And that is clearly crazy. This a case where reason has gone too far, and should have brought compassion along with it. I admit that's not much of a refutation, logically speaking, but I bet you agree, so I'll move on to my main point. That's what the conundrum about the two doctors is really all about, which is: what should ethics be based on? Some people think ethics should be based on consequences—we act ethically because it leads to desirable outcomes. Thinking we should act ethically because it makes life better for conscious beings is an example of such a consequentialist position. Others, like Kant, think ethics should be based on reasoning about what laws should be universal, and then acting with a sense of duty to uphold those laws. This is the deontological (duty-based) theory of ethics. Then there are people, like Aristotle, who believe that ethics is all about having or cultivating certain virtues, or desirable personal traits. Most people would consider the kindness of the first doctor to be that sort of virtue. Of course, probably the majority of people in this country think about ethics in terms of religion. They may think ethics should be based on God's will or God's plan for us. I've talked quite a bit about religion and ethics in other posts, so for now I'm just going to focus on secular ethics.

Whenever you're pondering these questions it seems to me that you have to ask, “What's the ultimate point of acting ethically?” When I ask that, the consequentialist view is the only one that makes any sense to me. What could possibly be the point of either duty or virtue if they don't do any actual good in the world? In a world of robots who don't care what happens to them or anything else, what would be the point of kindness? What would be the point of following ethical laws? Are ethics even conceivable in a world without preferences; without pleasure and pain, or hopes and dreams? Don't get me wrong. Cultivating virtues, and making good ethical rules and following them even when we don't want to, are both good ideas. But at bottom the only reason I can imagine for doing those things is that they make life better for people or other sentient creatures who are capable of being happy and fulfilled in one set of circumstances and miserable in another. In the absence of consciousness and preference, ethics makes very little sense. If someone walked up to you and said, “The problem with Mars is that there are no ethics there,” you would think they were crazy. First, because a person saying such a thing out to a stranger out of the blue probably ain't quite right, and second, because Mars is a planet of rock and wind, with no life or consciousness. What need is there for ethics in a place like that?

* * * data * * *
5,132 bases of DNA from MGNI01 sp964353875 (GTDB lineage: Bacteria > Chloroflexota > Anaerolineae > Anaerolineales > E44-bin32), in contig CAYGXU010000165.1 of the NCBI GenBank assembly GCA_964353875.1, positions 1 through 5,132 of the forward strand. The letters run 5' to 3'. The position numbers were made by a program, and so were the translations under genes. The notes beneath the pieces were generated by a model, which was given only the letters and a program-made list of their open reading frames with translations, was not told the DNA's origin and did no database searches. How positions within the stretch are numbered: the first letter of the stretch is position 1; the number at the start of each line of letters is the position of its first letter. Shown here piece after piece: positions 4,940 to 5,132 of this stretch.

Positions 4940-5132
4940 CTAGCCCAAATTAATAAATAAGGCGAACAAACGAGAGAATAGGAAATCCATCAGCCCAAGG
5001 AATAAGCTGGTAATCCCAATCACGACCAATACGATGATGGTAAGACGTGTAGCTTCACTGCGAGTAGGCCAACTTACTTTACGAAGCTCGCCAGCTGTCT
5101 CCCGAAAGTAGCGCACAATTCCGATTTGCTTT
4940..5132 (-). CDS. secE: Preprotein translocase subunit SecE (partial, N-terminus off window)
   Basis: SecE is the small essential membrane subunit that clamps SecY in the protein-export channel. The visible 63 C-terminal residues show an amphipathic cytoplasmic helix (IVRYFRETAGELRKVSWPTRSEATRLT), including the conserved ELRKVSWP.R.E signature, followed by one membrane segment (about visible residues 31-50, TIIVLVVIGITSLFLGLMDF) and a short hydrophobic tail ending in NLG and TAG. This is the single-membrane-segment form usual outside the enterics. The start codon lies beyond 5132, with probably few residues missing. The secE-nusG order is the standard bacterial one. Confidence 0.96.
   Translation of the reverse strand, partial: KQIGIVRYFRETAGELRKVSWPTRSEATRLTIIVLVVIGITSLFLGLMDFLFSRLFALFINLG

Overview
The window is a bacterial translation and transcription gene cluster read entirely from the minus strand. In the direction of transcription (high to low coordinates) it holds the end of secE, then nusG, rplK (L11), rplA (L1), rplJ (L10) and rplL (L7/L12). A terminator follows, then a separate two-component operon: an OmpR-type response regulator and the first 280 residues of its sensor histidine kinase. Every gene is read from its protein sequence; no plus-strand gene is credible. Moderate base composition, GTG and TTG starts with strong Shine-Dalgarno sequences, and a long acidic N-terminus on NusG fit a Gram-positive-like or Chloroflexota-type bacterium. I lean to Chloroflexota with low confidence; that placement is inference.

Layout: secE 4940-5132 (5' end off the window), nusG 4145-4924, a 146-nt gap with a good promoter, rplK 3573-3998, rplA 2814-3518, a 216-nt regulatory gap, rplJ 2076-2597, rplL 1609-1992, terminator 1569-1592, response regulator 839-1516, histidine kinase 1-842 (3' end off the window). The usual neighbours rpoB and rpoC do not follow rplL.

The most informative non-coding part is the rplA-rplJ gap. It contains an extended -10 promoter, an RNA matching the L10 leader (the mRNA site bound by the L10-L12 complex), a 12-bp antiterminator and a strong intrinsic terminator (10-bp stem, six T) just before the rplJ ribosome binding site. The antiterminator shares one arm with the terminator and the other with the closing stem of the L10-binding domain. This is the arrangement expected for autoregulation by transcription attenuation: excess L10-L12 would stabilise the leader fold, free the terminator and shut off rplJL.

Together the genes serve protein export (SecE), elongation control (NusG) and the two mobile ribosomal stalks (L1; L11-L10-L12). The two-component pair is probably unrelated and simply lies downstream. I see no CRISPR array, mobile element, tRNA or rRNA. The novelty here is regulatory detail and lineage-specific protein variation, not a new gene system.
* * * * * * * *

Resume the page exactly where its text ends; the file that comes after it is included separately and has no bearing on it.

In this era, when traditional religious ideas about morality have lost a great deal of their grip, people worry that people without religion will see no reason to act ethically. As the common paraphrase of Tolstoy goes, “If God is dead, all things are permitted.” It's a legitimate worry, because some people will conclude just that. But it's not a rational conclusion for them to make. First of all, if the only thing that is keeping you from murdering and thieving your way through life is the idea that God would disapprove or it, or that he will punish you with hellfire if you do it, then you aren't actually very moral. Second, whether there's a God or not, the world is full of thinking, feeling beings with preferences about what kind of life they want. As soon as you recognize that there are other beings in the world whose desires and dreams are every bit as real to them as yours are to you, you've recognized the need to consider ethics.

So what about the two doctors? Which one is more ethical? Heck, I don't know! The comparison is useful for isolating a philosophical point, but it's not clear that there's an answer. I'd say they're both quite ethical, because they're both doing things would good consequences. Perhaps the second one is explicitly basing her actions on ethical considerations more than the first one, but perhaps the first was just born with a better sense of what is ethical? The first is acting according to the virtue of kindness, and the second is acting according to duty (though dutifulness is a virtue, too, as long as it doesn't run away from compassion). Surely it doesn't make sense to belittle sympathy or similar emotions as engines of good behavior? Would it really make sense to have a world where people ignored their sympathies and acted solely based on duty, because that is somehow a truer display of ethics? If the emotionally indifferent doctor is more ethical than the compassionate one, then would a downright misanthropic doctor (who still does good work) be the most ethical of all? If so, do we want a world full of people like that? Surely not. Why not simply cultivate kindness and make being decent easier for everyone? No easy task, or course, but still.

One thing is clear--if you had to choose which doctor you wanted to be, you would pick the first one, who's simply happy when she is doing good. It would be a better world if we could find a way of cultivating that kind of effortless goodness, both for the people benefiting from the do-gooders, and the do-gooders themselves (and surely their happiness counts, too?) A sense of duty is still necessary too, for times when temptation makes people forget the interests of others. But the idea of rules or duty for their own sake makes no sense, at least not to me. Those are means to other ends, not ends in themselves. In fact, kindness and other virtues, as well as rules and duties, are all just means of making the world a better place to live in. That's the real point, the ultimate end, and whatever gets us closer to it is surely a good thing. Both doctors are good people, taking different paths toward the same goal. I imagine Kant would disagree, and I'm quite sure he was smarter than I am. But, then, I wouldn't hesitate to lie to a murderer to save a life. And I bet Kant wouldn't have, either.